Stone Age In computer folklore, an ill-defined period from ENIAC (ca. 1943) to the mid-1950s; the great age of electromechanical dinosaurs.
Bronze Age ‘Bronze Age’ era of transistor-logic, pre-ferrite-core machines with drum or CRT mass storage (as opposed to just mercury delay lines and/or relays).
Iron Age 1961-1971 The Iron Age began, ironically enough, with the delivery of the first minicomputer (the PDP-1) and ended with the introduction of the first commercial microprocessor (the Intel 4004) in 1971.
Elder Days The heroic age of hackerdom (roughly, pre-1980); the era of the PDP-10, TECO, ITS, and the ARPANET. This term has been rather consciously adopted from J. R. R. Tolkien's fantasy epic The Lord of the Rings.

Computing History Resources

Computer History Museum

Located in Mountain View, CA, CHM has something for everyone, from docent-led tours to demonstrations to self-guided visits. It provides both onsite and online exhibits.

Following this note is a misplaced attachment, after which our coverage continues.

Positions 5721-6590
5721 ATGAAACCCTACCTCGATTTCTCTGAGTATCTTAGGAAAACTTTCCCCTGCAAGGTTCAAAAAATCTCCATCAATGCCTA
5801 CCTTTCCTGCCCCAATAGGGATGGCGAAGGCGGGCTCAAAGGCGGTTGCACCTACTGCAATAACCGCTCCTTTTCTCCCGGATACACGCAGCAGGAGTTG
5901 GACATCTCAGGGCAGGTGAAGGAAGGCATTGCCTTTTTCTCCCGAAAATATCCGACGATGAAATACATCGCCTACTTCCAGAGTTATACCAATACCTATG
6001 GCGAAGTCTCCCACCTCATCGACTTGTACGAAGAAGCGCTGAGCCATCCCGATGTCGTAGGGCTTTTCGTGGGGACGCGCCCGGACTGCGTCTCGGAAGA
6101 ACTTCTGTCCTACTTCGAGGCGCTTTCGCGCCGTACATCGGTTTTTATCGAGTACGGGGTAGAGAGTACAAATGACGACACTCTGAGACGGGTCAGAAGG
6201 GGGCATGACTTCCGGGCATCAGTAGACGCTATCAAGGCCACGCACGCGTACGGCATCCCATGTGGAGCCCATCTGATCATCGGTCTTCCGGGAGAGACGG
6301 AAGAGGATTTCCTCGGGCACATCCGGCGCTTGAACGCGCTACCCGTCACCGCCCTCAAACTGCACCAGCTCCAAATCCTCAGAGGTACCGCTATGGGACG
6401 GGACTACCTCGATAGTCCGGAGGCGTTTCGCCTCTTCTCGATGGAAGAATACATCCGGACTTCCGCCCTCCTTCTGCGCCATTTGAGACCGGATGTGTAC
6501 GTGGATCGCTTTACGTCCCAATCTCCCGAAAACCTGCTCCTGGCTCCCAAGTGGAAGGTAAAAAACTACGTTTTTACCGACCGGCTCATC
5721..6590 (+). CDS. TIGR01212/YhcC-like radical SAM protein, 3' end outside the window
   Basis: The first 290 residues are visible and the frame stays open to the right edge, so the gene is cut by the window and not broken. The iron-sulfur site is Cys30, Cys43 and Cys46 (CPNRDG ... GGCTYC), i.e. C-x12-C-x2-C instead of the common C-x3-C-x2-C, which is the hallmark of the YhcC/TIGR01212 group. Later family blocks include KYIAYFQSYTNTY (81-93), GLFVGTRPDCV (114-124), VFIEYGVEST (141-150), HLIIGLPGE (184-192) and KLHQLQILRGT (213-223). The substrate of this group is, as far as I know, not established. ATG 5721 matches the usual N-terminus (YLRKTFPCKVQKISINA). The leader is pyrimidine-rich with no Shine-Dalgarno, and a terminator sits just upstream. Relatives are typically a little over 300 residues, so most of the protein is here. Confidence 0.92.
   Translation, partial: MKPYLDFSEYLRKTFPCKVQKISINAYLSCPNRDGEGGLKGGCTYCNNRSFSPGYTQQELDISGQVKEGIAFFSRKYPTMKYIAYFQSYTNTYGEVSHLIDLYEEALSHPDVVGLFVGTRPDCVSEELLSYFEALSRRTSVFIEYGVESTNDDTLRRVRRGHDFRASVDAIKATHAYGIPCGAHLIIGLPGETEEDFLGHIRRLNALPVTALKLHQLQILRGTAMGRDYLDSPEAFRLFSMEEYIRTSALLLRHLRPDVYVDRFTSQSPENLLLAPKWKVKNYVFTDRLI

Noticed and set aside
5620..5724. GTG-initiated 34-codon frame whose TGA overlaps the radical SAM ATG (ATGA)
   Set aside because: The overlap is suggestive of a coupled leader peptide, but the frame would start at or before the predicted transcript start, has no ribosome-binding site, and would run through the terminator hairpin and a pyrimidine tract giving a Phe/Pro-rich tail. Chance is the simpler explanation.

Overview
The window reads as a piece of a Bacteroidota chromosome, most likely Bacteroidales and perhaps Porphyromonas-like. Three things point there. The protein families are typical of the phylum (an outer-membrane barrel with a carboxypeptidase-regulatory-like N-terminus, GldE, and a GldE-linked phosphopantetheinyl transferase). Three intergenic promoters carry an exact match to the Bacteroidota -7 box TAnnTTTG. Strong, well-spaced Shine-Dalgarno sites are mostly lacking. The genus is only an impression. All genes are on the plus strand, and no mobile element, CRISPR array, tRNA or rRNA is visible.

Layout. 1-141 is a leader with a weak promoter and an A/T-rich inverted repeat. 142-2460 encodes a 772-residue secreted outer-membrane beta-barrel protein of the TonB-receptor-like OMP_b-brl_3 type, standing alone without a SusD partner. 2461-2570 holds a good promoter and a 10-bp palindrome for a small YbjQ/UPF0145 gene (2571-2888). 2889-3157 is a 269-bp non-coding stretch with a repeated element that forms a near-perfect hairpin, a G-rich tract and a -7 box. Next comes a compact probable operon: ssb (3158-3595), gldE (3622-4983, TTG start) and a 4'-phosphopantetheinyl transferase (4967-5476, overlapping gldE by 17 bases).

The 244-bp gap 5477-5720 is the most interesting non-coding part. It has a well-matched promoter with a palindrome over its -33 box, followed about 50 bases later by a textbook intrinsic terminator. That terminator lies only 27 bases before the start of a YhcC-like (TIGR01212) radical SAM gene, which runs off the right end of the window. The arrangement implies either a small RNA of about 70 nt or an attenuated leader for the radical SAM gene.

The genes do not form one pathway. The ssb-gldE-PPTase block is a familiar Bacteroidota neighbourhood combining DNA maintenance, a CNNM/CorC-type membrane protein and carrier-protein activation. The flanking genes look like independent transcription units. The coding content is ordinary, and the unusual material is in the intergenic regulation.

Located in Seattle it closed during the pandemic, hopefully it will make a comeback.

Have a trip down memory lane re-discovering your old computer, console or software you used to have.

Vintage Computer Festival

Founded in 1997, the Vintage Computer Festival is the world's longest-running event devoted to the history of computing.

HitMill History of Computers

A history of computers, computing, and a timeline of the history of computers and early calculating machines. Defunct, but cached on

Chronology of Personal Computers

An attempt to bring various published sources together to present a timeline about Personal Computers.

Great Microprocessors of the Past and Present

Out of date, but still a good resource.

Remember When? Computer ads from the 80's.
A cool (and now very outdated) book illustrating the history of computers.